Queen Victoria's Visit in 1854
1854, One of the brightest pages in the modern history of Hull was the visit paid to the town, by Queen Victoria. It had been over 200 years since the town had a royal visit. She stayed at the Railway Hotel and upholsterers had been set to work to fit a throne-room, bed-room, drawing-room, and boudoir for the Queen; and the royal children's sitting and sleeping rooms.
Her Majesty's apartments, with those of her suite, were upon the first floor, the royal household occupying the second. The apartment situated at the south-east comer of the hotel was converted into a throne-room.
At six o'clock (on Friday evening, October 13th) the royal train entered the station, and at that moment cannon thundered forth a royal salute, and the military band played "God save the Queen."
The illuminations at night were gorgeous, and on a most magnificent scale. All the public buildings, and most of the places of worship, inns, and respectable houses, were fancifully decorated with elegant designs and devices in gas, coloured (oil) lamps, transparencies, &c, bearing loyal and appropriate mottoes. The streets were crowded with people in a manner rarely witnessed, while numberless cabs and carriages of all sorts drove along slowly.
On the following morning the Sunday School children were marched to the Station yard in three grand divisions, each battalion bearing its colours, and each child wearing a medal commemorative of the royal visit. By half-past seven they were all ranged on the series of raised steps, forming a vast amphitheatre, around the principal front of the hotel. Her Majesty and the Prince, with the royal children and suite, came out upon the balcony, and then a scene was witnessed which utterly defies description. Over the head of her Majesty was a serene sky, before her stood 10,552 children and 1,210 teachers, sending up their prayer to the throne of the Most High, that He, the Lord their God, would arise and "scatter her enemies, and make them fall." There was no heart in that vast assembly free from the deepest emotion, and her Majesty was affected even to tears. The royal cavalcade, consisting of five carriages, escorted by a party of the 7th hussars, now proceeded through the town; whilst the members of the Corporation proceeded to the Corporation Pier to give her Majesty another loyal reception prior to her embarkation. Leaving the Station-yard the procession proceeded along Carr-lane, Chariot-street, Carlisle-street, and Prospect-street, to Albion-street. Through Jarratt-street, Mason-street, Bourne-street, Charlotte-street, George-street, and Saville-street, the procession reached Whitefriargate Bridge, and passed under the triumphal arch, which stood within a foot or two of the site of the Beverley Gate. Entering the old town the royal cortege moved along Whitefriargate and Silver-street to the Market-place, where it wound round the statue of King William III., which was beautifully adorned. Passing under the other triumphal arch and through Queen Street, the royal family reached South-end, where they were received by the Corporation.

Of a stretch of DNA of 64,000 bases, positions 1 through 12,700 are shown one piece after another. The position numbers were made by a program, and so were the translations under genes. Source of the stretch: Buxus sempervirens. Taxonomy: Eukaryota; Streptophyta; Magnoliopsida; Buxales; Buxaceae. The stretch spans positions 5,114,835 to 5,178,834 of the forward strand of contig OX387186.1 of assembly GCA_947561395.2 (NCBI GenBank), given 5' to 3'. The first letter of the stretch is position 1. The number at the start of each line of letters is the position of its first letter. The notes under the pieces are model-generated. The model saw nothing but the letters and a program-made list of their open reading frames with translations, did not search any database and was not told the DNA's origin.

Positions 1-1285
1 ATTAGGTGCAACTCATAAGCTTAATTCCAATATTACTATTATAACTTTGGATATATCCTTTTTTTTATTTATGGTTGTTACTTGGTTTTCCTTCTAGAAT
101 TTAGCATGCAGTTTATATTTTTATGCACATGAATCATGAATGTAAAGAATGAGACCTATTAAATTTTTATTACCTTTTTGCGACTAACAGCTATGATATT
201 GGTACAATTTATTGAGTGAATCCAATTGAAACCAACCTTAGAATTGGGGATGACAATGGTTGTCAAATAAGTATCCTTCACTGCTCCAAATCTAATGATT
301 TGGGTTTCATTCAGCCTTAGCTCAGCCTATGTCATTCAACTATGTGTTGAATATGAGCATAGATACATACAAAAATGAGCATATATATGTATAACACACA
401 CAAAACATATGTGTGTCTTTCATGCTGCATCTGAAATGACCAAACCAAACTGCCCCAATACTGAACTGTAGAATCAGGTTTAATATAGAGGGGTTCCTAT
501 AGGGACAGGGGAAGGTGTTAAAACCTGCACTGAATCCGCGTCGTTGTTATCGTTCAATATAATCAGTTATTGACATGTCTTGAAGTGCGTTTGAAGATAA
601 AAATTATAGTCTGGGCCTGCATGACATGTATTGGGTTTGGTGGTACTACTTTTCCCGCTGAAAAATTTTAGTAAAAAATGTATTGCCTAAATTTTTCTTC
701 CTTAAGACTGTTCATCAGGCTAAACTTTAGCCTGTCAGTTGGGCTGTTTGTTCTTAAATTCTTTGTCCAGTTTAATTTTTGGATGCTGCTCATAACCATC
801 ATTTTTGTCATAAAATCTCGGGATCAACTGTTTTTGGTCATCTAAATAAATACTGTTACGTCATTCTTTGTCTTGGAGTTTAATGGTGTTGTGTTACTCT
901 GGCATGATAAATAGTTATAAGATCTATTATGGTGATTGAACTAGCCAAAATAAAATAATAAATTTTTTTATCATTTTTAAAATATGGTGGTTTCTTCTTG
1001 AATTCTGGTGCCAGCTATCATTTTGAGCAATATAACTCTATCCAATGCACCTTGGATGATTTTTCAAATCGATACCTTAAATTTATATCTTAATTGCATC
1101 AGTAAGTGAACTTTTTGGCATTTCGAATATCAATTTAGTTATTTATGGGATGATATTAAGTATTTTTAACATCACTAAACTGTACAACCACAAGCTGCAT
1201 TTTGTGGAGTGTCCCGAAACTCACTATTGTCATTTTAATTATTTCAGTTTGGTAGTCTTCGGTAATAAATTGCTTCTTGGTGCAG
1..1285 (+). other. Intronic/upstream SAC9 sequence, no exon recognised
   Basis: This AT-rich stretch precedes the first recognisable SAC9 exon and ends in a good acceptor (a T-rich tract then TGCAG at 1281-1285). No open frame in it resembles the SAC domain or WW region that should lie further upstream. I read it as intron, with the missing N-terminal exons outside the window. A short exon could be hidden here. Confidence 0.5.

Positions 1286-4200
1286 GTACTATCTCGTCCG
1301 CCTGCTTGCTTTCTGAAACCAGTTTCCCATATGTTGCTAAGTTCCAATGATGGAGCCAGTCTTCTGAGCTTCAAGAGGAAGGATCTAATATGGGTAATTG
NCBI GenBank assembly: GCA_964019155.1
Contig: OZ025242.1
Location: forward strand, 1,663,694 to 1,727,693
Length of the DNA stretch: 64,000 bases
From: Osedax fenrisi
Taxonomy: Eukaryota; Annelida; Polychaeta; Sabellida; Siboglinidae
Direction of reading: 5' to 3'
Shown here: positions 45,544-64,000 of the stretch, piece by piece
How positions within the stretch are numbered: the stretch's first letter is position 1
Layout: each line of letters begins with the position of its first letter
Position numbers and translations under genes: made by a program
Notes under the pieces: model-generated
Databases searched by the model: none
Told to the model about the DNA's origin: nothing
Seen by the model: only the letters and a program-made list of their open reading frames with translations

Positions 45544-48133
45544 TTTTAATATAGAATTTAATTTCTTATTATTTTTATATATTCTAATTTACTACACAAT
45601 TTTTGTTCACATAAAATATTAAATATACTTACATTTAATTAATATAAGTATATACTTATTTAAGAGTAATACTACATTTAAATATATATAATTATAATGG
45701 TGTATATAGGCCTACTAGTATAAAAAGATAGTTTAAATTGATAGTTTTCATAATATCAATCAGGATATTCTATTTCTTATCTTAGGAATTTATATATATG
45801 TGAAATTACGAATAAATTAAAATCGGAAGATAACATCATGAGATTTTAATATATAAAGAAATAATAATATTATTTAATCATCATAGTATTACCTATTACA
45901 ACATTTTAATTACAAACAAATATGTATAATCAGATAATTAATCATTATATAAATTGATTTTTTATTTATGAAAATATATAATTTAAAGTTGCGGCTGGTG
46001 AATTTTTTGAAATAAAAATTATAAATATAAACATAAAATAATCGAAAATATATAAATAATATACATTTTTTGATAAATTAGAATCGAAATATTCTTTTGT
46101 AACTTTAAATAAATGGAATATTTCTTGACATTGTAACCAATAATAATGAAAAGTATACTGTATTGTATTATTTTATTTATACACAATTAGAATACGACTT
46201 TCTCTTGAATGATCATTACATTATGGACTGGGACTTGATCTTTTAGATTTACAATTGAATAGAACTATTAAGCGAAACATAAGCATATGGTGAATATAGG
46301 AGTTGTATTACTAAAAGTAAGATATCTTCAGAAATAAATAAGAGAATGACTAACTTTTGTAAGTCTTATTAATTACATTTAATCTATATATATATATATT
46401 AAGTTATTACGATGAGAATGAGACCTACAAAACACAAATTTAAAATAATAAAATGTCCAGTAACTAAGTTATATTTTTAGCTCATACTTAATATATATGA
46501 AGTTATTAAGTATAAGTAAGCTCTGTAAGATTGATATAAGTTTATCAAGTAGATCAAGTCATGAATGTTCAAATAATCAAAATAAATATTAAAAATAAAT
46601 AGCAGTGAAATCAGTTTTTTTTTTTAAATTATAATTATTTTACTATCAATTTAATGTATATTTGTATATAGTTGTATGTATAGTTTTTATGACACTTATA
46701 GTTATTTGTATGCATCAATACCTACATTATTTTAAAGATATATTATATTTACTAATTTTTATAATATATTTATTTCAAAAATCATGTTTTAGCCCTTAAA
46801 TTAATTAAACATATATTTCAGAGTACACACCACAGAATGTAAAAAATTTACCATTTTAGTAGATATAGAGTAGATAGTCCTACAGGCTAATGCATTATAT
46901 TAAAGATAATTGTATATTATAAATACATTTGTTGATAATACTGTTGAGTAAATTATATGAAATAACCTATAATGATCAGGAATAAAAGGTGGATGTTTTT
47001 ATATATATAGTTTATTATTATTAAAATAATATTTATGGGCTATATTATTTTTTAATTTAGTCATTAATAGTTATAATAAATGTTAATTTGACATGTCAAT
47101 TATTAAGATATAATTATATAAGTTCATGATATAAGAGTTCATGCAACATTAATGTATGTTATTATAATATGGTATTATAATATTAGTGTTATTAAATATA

At the entrance of the Corporation Pier (since called the Victoria Pier) her Majesty was received by the Mayor, Recorder, and Town Clerk (the Mayor bearing the mace), and ushered up the roofed way of the pier, the floor of which was covered with a rich velvet pile carpet, lent for the occasion by Mr. Edwin Davis, of the Marketplace. Here the cheering of the multitude was so great that the national anthem, which was played by the military bands, could scarcely be heard. The Mayor having conducted his Sovereign to the pier-head, was retiring to a short distance, when the Queen beckoned to the Earl of Aberdeen, and after a moment's conversation with the Prime Minister, the noble Earl summoned the Mayor to attend her Majesty. Here her Majesty advanced a step towards the Mayor, and commanded him to kneel. The Mayor knelt, and the Queen, handing to the Prince of Wales the bouquet which she had borne from the carriage, pulled off her gloves, and receiving from General Grey that officer's sabre, laid it first upon the left and then upon the right shoulder of his worship, and then, her Majesty, with queenly dignity, commanded him to rise " Sir Henry Cooper." Having risen, her Majesty held out to Sir Henry Cooper her hands, and he, again kneeling, kissed them. The Earl of Aberdeen then advanced and shook his worship most heartily by the hand, and the Town-Clerk did the same. The interesting ceremony was performed close to the great lamp on the pier. After that her Majesty was pleased to request the newly-knighted Mayor, together with the Recorder, Sheriff, and Town Clerk, to accompany her in the royal steam-yacht, "Fairy," in her progress through the docks.